As Mark Weisbrot, co-director of the Center for Economic and Policy Research, pointed out in 2014, Clinton has admitted “that she used the power of her office to make sure that [Honduran President Manuel] Zelaya would not return to office.”
Clinton wrote in her review of Henry Kissinger’s World Order: “In the subsequent days [after the coup] I spoke with my counterparts around the hemisphere, including Secretary [Patricia] Espinosa in Mexico. We strategized on a plan to restore order in Honduras and ensure that free and fair elections could be held quickly and legitimately, which would render the question of Zelaya moot.”
However, Weisbrot wrote at the time:
The question of Zelaya was anything but moot. Latin American leaders, the United Nations General Assembly and other international bodies vehemently demanded his immediate return to office. Clinton’s defiant and anti-democratic stance spurred a downward slide in U.S. relations with several Latin American countries, which has continued. It eroded the warm welcome and benefit of the doubt that even the leftist governments in region offered to the newly installed Obama administration a few months earlier.
In addition to her bold confession and Clinton’s embrace of the far-right narrative in the Honduran episode, the Latin America chapter is considerably to the right of even her own record on the region as secretary of state. This appears to be a political calculation. There is little risk of losing votes for admitting her role in making most of the hemisphere’s governments disgusted with the United States. On the other side of the equation, there are influential interest groups and significant campaign money to be raised from the right-wing Latin American lobby, including Floridian Cuban-Americans and their political fundraisers.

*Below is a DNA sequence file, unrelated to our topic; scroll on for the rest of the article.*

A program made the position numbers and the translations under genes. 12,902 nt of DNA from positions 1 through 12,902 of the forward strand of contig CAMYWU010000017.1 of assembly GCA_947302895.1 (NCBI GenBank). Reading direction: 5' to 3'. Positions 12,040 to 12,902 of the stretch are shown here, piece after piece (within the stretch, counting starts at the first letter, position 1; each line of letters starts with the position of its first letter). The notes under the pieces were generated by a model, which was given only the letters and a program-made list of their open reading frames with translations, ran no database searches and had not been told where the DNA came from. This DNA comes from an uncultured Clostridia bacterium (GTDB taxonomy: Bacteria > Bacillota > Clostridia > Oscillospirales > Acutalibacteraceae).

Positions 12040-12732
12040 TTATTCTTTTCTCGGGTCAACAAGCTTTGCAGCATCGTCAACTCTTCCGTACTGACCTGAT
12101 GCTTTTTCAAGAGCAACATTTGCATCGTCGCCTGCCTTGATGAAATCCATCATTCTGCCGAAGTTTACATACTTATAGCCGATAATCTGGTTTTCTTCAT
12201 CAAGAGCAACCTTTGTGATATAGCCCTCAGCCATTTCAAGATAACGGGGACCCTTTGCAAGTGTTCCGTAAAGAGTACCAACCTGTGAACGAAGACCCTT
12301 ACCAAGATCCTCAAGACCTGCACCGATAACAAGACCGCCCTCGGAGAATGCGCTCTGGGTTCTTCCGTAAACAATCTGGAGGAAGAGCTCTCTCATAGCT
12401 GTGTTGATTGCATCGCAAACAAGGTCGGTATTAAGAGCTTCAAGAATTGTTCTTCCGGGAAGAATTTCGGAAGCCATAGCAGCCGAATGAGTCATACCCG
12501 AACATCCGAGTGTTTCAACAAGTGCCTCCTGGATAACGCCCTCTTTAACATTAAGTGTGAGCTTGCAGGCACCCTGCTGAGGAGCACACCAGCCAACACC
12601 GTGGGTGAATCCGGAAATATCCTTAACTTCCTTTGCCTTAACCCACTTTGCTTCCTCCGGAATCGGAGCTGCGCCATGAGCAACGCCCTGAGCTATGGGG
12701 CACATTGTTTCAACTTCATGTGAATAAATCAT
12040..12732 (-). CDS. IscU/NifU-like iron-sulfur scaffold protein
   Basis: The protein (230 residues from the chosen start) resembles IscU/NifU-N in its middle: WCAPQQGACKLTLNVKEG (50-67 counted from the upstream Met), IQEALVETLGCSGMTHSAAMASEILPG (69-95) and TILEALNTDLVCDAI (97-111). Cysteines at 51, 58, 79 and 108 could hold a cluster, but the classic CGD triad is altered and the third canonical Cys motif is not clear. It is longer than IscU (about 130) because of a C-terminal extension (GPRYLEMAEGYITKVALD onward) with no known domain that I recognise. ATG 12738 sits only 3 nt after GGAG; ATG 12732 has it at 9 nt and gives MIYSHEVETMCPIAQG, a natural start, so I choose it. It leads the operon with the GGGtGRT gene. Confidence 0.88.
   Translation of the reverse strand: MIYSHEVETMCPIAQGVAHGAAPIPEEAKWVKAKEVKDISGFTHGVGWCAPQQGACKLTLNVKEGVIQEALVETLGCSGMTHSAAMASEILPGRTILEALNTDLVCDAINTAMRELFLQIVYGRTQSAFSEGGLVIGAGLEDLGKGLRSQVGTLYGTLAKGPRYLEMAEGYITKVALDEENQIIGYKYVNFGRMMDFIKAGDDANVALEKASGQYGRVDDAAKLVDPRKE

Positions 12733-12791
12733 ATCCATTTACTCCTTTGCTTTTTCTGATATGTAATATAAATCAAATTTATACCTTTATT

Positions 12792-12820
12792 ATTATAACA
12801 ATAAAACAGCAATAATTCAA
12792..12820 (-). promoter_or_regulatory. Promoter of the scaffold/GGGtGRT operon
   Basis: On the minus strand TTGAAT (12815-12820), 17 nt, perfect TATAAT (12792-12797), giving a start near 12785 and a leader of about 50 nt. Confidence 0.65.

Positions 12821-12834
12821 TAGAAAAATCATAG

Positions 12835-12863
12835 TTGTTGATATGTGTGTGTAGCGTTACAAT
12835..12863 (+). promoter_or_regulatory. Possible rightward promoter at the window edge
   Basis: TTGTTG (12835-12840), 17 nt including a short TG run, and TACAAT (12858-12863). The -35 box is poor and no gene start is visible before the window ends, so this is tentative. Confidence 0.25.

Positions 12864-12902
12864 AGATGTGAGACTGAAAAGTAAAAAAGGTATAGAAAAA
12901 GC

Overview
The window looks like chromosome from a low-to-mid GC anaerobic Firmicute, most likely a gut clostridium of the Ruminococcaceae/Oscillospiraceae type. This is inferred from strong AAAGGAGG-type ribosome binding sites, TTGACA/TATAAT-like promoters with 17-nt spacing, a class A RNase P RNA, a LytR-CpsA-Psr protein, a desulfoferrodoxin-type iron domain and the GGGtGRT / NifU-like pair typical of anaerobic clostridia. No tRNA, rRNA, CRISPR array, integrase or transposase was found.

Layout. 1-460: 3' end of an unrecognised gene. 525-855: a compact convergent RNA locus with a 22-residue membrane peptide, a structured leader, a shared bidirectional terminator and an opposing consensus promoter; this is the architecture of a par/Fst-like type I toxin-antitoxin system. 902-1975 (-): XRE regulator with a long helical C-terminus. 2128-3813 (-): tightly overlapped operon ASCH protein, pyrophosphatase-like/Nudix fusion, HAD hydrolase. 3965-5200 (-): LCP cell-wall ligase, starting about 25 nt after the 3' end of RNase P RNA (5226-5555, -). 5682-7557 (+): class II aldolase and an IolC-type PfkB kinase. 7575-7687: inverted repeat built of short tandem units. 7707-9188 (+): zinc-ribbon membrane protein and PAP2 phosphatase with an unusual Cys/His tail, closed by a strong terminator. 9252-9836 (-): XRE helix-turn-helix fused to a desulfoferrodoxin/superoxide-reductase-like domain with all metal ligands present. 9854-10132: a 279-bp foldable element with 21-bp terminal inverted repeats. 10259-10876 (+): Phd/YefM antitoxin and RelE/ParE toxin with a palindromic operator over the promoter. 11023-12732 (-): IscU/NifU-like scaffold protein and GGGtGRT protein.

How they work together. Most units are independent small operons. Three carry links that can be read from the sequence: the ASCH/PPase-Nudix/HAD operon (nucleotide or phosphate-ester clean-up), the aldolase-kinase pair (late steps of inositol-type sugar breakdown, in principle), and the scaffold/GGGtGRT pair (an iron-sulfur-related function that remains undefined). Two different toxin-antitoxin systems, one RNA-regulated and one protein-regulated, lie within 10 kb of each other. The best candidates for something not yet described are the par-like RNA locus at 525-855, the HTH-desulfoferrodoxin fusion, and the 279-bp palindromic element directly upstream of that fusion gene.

Like the 54-year-old failed embargo against Cuba, Clinton’s position on Latin America in her bid for the presidency is another example of how the far right exerts disproportionate influence on U.S. foreign policy in the hemisphere.
It’s a stance that is still having repercussions. Last week, in the wake of the assassination of Honduran activist Berta Cáceres, The Nation‘s Greg Grandin wrote that Cáceres ave her life” to fight the “unity government” Clinton helped institutionalize.
Zelaya, while not perfect, “an all-out assault on these decent people—torture, murder, militarization of the countryside, repressive laws, such as the absolute ban on the morning-after pill, the rise of paramilitary security forces, and the wholesale deliverance of the country’s land and resources to transnational pillagers.”backed rural peasant and indigenous movements, such as the one Cáceres led, in the fight against land dispossession, mining, and biofuels,” Grandin said. Since Zelaya’s ouster, there’s been
I’m tempted to end this post with a call on Bernie bros and sisters to hold Hillary Clinton responsible and to ask, when possible in town halls and meet and greets, if she ever met Cáceres, or if she is still proud of the hell she helped routinize in Honduras,” Grandin concluded. “But, really, Cáceres’s assassination shouldn’t be reduced to the idiocy of American electoral politics.”
Instead, he wrote, “All people of goodwill should ask Hillary Clinton those questions.”
As Honduran feminist artist Melissa Cardoza recently told TeleSUR, Clinton’s policy in Central America “has shown her true colors as an instrument of empire representing patriarchal, not feminist, ideology.”
“As is well known, she supported the coup d’etat in my country, which has sunk a very worthy and bleeding land further into abject poverty, violence, and militarism,” Cardoza said of Clinton’s legacy in Honduras. “She is part of those who consider only some lives to be legitimate, obviously not rebel women and women of color that live here and who do not, at least not all, fit in with imperial interests.”
This post first appeared in Common Dreams.